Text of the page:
Philly's rates are rivaled only by Rhode Island, Vermont, and El Paso, Texas.
Nationally, just 53 percent of the female target group have gotten one shot, while 34.8 percent have gotten the whole series.
There are several reasons for Philadelphia's success, said Caroline Johnson, who heads the disease control division in the city's Department of Public Health.
From the start, she said, doctors' acceptance of the vaccine was high while parental resistance was low. Elsewhere, parents worried about safety, propriety, and morality. The vaccine protects against strains of the sexually transmitted human papillomavirus (HPV), which causes cervical cancer, and is ideally given at age 11 or 12, before girls become sexually active.
"We haven't had much push-back locally," Johnson said.
Another factor is insurance coverage. Publicly funded health insurance programs, including Vaccines for Children, and private plans fully cover the shots.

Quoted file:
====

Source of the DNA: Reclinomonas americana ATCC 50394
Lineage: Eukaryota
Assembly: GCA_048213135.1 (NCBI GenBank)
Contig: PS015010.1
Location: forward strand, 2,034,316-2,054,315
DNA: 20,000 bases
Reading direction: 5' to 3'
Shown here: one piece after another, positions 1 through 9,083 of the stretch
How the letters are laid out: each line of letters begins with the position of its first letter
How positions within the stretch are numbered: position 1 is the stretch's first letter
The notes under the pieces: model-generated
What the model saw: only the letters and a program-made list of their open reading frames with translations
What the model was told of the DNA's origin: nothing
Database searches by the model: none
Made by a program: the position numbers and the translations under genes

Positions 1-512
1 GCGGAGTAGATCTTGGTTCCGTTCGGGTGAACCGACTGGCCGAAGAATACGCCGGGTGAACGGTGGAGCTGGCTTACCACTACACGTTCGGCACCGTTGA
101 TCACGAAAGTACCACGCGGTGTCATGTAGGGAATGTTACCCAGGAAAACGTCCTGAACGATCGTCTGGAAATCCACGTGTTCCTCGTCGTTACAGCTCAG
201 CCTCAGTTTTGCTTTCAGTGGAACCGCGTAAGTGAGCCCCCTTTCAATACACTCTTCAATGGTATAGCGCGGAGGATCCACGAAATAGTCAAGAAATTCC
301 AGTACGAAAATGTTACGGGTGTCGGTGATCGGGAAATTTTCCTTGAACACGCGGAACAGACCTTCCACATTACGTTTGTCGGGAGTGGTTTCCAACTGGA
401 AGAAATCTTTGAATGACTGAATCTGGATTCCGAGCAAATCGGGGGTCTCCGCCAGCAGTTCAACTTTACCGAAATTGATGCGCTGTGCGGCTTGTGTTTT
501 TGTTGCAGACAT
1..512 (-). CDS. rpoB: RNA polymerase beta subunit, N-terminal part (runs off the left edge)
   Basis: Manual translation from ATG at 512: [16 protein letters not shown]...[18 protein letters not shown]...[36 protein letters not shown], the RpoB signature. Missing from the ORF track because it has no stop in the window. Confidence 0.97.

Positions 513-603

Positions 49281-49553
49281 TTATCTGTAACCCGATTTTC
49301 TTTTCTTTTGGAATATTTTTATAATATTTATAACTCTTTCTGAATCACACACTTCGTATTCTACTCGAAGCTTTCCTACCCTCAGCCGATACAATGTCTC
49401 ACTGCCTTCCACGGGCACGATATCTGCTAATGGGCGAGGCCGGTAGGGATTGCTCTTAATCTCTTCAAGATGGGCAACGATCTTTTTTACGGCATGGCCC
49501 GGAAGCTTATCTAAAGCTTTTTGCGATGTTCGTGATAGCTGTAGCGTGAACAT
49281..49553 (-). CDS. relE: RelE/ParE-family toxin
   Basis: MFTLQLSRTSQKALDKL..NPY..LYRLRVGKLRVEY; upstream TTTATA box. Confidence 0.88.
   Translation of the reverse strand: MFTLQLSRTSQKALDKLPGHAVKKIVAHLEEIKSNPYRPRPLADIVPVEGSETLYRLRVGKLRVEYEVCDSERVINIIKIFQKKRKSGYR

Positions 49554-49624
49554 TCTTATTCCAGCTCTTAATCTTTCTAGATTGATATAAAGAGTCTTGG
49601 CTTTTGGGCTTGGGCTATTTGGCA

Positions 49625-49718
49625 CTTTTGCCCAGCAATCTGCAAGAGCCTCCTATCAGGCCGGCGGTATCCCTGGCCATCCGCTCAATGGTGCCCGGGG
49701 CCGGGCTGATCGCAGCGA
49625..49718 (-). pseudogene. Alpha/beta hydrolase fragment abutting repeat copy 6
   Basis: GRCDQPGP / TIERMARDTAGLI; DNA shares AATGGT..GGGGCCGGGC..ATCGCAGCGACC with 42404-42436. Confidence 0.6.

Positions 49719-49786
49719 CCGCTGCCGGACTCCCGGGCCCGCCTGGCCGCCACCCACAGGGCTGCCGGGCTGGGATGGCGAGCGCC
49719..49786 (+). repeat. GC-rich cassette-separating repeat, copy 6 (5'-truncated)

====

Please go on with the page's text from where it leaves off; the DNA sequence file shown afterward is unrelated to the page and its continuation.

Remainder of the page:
"Every child is eligible for the vaccine at no cost. No parent should ever pay a dollar," Johnson said.
Another factor: City school students entering seventh grade must be vaccinated against meningitis. Doctors use that opportunity to provide the HPV vaccine, even though it isn't mandated.
Philadelphia also offers the vaccine in places such as STD clinics. That helps explain why 19 percent of males ages 13 to 17 have rolled up their sleeves - more than twice the national average.
The vaccine is recommended for males partly to compensate for disappointing usage by girls, and because the HPV virus is linked to anal cancer and some rare cancers of the penis and throat.
- Marie McCullough